The Burton Street Foundation is a community benefit society in Sheffield. It specialises in providing support for people with learning disabilities. They work with almost 250 adults and 50 children every week, with needs ranging from moderate learning difficulties, to profound and multiple learning disabilities.
They also have many facilities which are open to the wider community. These include office and meeting spaces, functions and events spaces, a fully stocked bar, a gym, and a sports hall. Regular events include film screenings, toddler groups, bistros, dances, markets, and more. Burton Street employs around 150 local people, and their fully accessible site is used by around 2500 people each week.
The Burton Street Foundation has a huge social and economic impact in Hillsborough, and across Sheffield. By expanding their campus, they will double their capacity to organise more community events, provide a wider range of services and have a greater impact on the local community.
The Power to Change grant will leverage existing funding and enable the Burton Street Foundation to double their capacity by refurbishing the Bamforth building, a former kitchen furniture factory nearby. This will trigger the Burton Street Foundation’s ‘Enterprise 100’ scheme – get 100 adults with learning disabilities from across Sheffield into sustainable employment over the next 3 years and help to overcome some of the barriers to employment for people with learning disabilities. With more space and staff to run sessions for adults with learning disabilities, the Bamforth building will be used to build up their confidence and skills so they can get jobs. It will also include an independent living space so they can learn to be more self-sufficient.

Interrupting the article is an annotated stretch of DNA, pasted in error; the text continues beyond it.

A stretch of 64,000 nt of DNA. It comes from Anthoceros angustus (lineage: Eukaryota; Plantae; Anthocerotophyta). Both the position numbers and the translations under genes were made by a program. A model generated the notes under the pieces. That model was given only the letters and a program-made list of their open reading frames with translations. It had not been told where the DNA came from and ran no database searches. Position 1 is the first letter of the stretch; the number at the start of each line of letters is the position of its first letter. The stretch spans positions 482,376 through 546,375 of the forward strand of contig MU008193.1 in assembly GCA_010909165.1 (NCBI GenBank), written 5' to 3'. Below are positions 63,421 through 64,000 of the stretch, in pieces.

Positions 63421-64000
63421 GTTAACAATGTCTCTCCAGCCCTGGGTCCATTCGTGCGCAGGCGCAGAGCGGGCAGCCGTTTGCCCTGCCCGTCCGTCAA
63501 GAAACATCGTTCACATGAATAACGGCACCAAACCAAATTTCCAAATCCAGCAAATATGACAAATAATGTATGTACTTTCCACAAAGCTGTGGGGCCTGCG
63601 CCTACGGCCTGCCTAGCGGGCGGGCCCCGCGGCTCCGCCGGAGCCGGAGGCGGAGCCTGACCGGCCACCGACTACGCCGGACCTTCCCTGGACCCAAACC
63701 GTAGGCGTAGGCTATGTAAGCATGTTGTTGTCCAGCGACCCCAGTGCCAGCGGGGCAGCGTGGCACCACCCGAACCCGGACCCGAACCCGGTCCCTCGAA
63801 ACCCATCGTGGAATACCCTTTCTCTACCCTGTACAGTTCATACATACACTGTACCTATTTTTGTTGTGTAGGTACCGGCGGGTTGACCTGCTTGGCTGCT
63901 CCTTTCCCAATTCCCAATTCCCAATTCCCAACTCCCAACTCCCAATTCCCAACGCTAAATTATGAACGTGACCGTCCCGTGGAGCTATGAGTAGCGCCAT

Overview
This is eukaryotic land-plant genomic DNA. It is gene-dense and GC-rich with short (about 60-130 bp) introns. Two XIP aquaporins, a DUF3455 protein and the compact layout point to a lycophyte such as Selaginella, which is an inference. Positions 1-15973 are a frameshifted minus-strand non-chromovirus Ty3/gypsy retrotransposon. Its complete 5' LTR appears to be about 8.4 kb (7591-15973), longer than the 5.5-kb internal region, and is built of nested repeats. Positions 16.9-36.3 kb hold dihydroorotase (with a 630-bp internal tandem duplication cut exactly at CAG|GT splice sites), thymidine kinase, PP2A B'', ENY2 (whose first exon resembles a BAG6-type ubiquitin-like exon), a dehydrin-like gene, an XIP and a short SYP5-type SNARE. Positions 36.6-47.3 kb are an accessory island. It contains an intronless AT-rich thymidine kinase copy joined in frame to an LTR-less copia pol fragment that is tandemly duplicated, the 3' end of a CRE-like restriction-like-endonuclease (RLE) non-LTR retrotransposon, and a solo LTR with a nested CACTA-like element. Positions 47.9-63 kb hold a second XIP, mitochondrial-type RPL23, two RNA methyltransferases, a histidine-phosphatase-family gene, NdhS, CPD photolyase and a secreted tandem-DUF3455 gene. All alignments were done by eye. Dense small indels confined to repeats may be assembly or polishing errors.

Almost 100 jobs have been safeguarded so far and the Power to Change grant will fund at least six new jobs; 30 local apprentices will be part of the Bamforth building refurbishment project, which will boost local employment. The refurbished Bamforth building will also accommodate new tenants, including the Alzheimer’s Society, Community Transport, and Wood Recycling, which will benefit the local community. They will generate more income, helping Burton Street become a fully sustainable community business.
Key to Burton Street’s inclusive culture is the broad range of people that rub shoulders at the site every day. The team work hard to maintain an inclusive programme of events and a unique range of services that appeal to as broad a section of the community as possible. When attracting clients, customers, volunteers and employees, the focus is on what people can do, rather than what they can’t do.
In 2017 they took the uncommon step of recruiting a shadow board, made up exclusively of adults with disabilities who regularly use their services. The work of this board now feeds directly into the governance of the organisation, effecting policy and procedure as required.
As a community hub, it is important for Burton Street that inclusion isn’t just an afterthought. It is baked into everything they do.